This bold, uncompromising answer stoked the furnace of Nebuchadnezzar’s anger and he commanded the fiery furnace be stoked seven times as hot as normal, like his own temper. He had Hananiah, Mishael, and Azariah bound by the most mighty men that were in his army and had them cast into the fiery furnace. The flame of the furnace was so hot, the men that were casting them down into the furnace were themselves consumed by the heat (Dan. 3:22).

To Nebuchadnezzar’s amazement he saw those three men walking in the midst of the fire unharmed! But he also saw something more, a fourth figure walking with them. But this figure gave every appearance of being more than a man, “the form of the fourth is like the Son of God” reads the inspired Record (Dan. 3:25). Some say Nebuchadnezzar could not possibly have had knowledge of the Son of God, but if Balaam’s ass could be made to speak the truth, so could this pagan king. What better time for God to show His watch care over His people than when these three young Hebrews manifested so bravely their faith in their God at such a bleak period in the history of God’s people.

And when, after these three godly men emerged from the fire with not so much as a hair of their heads singed or even the smell of sulphur emanating from their flesh, he decreed “that every people, nation, and language, which speak any thing amiss against the God of Shadrach, Meshach, and Abednego, shall be cut in pieces, and their houses shall be made a dunghill” (Dan. 3:29). The reason that he gave for this is “because there is no other God that can deliver after this sort” (v.29).

Oh, what lessons of faith may be learned from these three young men. They did not compromise the truth of God, not even to save their lives much less for fleeting popularity among the heathen peoples, as so many try to water down the truth of God’s word today.

They did not hide their faith but manifested it openly by their speech and their actions while so many today can scarcely be convicted of being a follower of Christ by either their speech or their actions or lifestyle or character.

They trusted that God was able to deliver them if it was His will but if it was not they would never allow themselves to do that which was against Him. In contrast to such commitment, to day too many are willing at the first sign of trouble or inconvenience to stray from the straight and narrow path of God’s word to the world’s broader path of easy acceptance.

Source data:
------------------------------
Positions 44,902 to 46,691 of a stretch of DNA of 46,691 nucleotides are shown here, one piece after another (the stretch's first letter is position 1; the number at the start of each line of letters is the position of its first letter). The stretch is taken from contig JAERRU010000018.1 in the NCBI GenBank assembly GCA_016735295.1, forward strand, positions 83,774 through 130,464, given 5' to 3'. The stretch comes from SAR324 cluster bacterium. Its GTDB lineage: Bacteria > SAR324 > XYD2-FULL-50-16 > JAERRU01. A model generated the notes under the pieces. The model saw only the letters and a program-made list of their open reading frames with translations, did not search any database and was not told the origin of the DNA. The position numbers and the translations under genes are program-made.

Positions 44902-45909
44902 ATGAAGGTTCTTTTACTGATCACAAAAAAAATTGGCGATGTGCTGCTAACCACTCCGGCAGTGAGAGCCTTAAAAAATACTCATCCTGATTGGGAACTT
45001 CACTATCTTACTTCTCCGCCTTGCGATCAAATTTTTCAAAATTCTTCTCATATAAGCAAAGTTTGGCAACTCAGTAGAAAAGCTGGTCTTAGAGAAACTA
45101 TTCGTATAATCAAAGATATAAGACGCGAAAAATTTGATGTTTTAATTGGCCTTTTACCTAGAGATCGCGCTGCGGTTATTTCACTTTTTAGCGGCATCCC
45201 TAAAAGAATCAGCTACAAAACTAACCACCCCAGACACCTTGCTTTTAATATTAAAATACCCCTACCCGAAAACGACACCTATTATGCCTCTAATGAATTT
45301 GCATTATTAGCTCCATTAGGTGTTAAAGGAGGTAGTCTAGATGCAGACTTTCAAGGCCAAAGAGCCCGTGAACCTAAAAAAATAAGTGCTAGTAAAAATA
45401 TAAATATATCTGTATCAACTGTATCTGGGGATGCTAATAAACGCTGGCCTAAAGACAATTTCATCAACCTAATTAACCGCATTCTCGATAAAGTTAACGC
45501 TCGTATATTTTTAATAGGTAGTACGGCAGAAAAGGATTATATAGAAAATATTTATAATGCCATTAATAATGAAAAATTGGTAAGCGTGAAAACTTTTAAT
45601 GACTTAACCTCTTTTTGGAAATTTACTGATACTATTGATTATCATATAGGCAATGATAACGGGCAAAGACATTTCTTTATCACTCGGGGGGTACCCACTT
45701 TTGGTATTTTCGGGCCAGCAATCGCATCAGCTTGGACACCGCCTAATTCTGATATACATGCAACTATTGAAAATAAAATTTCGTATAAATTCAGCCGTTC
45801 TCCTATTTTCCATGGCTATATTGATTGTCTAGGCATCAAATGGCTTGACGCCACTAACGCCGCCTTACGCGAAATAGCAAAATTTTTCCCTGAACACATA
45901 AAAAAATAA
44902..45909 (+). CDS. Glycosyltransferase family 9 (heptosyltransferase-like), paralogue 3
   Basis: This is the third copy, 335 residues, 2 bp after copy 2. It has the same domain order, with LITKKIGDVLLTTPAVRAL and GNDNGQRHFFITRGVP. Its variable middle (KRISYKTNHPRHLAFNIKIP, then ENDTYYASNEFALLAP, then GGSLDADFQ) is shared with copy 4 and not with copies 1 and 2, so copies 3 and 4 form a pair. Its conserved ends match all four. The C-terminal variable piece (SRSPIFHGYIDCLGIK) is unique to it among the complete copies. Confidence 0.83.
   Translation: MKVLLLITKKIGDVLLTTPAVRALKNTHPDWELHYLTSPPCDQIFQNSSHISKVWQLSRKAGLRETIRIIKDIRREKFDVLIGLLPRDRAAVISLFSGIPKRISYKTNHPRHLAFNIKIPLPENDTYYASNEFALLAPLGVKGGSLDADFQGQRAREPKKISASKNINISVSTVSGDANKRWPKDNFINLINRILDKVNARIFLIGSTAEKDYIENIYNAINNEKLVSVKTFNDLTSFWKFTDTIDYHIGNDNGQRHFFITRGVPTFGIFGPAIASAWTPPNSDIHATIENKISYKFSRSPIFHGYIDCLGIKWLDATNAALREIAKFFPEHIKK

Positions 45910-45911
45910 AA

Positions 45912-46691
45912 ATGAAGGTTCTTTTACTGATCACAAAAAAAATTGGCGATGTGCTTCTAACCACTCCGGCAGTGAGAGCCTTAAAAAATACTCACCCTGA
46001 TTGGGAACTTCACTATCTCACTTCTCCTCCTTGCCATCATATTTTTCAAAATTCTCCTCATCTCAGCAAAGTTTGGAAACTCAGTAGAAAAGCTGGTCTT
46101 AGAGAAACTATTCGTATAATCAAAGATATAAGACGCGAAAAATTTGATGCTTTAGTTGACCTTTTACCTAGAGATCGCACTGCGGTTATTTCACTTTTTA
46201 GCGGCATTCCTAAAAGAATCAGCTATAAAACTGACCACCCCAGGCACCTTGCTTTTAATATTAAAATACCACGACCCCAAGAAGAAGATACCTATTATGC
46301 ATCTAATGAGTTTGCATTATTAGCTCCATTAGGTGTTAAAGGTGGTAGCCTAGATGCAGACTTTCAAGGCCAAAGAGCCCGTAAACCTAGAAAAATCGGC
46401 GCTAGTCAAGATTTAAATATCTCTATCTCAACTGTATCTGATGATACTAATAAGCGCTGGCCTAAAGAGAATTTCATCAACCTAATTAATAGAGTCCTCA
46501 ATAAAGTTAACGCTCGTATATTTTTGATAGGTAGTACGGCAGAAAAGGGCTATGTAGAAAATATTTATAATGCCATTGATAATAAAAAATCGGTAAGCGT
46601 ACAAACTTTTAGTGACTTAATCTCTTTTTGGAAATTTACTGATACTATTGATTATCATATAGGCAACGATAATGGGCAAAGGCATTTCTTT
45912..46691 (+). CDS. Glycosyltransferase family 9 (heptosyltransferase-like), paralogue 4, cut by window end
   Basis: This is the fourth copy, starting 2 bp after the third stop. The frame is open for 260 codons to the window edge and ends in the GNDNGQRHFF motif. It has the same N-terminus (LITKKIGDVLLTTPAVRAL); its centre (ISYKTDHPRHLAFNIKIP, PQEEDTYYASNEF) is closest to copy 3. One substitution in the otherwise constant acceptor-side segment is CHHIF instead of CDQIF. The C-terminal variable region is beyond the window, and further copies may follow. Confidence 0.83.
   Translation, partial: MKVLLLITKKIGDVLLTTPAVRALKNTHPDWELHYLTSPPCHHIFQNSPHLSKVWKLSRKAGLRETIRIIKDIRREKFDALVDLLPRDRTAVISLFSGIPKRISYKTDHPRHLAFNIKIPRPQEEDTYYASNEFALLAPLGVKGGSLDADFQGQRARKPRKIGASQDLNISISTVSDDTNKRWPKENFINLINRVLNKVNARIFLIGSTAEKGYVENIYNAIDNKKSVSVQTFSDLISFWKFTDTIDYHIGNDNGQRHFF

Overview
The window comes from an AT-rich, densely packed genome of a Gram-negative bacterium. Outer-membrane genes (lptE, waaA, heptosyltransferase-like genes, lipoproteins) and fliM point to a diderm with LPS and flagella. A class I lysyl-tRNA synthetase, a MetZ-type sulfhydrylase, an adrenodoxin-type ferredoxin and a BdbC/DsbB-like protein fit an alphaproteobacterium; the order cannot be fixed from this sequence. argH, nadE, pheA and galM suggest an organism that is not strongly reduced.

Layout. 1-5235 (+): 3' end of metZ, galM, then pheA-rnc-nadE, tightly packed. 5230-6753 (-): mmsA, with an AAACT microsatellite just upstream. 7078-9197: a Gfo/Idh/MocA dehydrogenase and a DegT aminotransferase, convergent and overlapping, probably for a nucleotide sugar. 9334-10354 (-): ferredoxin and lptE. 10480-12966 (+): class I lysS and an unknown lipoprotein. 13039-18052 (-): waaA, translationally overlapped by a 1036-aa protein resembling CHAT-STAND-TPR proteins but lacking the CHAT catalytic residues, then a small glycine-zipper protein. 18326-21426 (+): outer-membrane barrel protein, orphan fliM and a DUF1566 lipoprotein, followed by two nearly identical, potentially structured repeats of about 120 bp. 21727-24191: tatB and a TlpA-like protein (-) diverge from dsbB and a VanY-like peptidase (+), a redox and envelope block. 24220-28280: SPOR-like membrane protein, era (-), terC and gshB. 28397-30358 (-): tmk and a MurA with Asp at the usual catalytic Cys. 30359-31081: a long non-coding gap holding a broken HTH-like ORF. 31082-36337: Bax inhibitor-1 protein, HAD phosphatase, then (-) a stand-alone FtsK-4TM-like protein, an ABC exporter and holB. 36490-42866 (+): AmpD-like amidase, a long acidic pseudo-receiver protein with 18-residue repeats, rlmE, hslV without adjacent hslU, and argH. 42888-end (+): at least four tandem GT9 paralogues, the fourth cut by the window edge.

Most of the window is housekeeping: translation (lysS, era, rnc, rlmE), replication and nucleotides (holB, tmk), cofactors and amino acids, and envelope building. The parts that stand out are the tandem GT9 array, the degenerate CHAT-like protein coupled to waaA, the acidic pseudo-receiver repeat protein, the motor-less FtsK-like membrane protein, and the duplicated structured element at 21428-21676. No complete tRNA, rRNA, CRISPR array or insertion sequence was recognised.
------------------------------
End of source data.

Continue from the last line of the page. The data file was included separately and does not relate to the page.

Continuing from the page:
We need more men in the Lord’s church with the same spirit of faith. They knew that ultimately God would see them prevail because, in the words of the king, “there is no other God that can deliver after this sort.”

Eric L. Padgett

Should We Obey God Or Woman?

In a recent speech given at the Women of the World summit, Hillary Clinton, Democrat candidate for President, stated that “Far too many women are denied access to reproductive health care and safe childbirth…And deep-seated cultural codes, religious beliefs and structural biases have to be changed.” While you might think that she was referring to some far away, oppressed, backward country, she wasn’t. She went on to clarify that what she referred to was “not just in far away countries but right here in the United States.”

In many ways this is simply a strange statement. The expression “reproductive health care” is just a nuanced way of saying “abortion.” The Planned Parenthood website, for instance, while they offer other token services (very few of which seem to be related to parenting) clearly seeks to promote and advance abortion. It is nearly all they talk about. And yet, apparently, Hillary Clinton thinks there are not enough abortions even in the United States where there have been 57,852,000 since 1973. Already, this year alone, there were 360,187 abortions. Think of this! These are innocent lives being snuffed out just because they were inconvenient to someone else. And Hillary Clinton thinks women are denied this “right”?

Furthermore, she blames religious beliefs for stifling abortion. Whatever else she may be referring to when she says this, she has in mind the Biblical teaching that abortion is murder. She would have Christians to change their “deep-seated religious beliefs” in order to bring about her goal of increased access to abortion. This clearly demonstrates not only a lack of humanity but also a lack of understanding on her part of the nature of truth, the origin of the Bible and the basis of Christianity.

Christians do not arbitrarily decide what they believe. We believe the things we believe because they come from God, not from any man (or any woman). All scripture is given by inspiration of God (II Tim. 3:16,17). Faithful Christians would never, could never, change their view about the sanctity of life. Those who would presume to alter the teaching of God’s word are warned:

For I testify unto every man that heareth the words of the prophecy of this book, If any man shall add unto these things, God shall add unto him the plagues that are written in this book: And if any man shall take away from the words of the book of this prophecy, God shall take away his part out of the book of life, and out of the holy city, and from the things which are written in this book (Rev. 22:18-19).

Christians, those who follow and adhere to the teaching of Jesus Christ, know that to add to or to take from the word of God is sinful. Christians would never seek to alter or have others alter their deep-seated views that come from God. Indeed, we ought to obey God rather than men or woman (Acts 5:29). While many will form their worldview based on something other than the Bible, faithful Christians, will have a “Thus saith the Lord” for their deep-seated beliefs.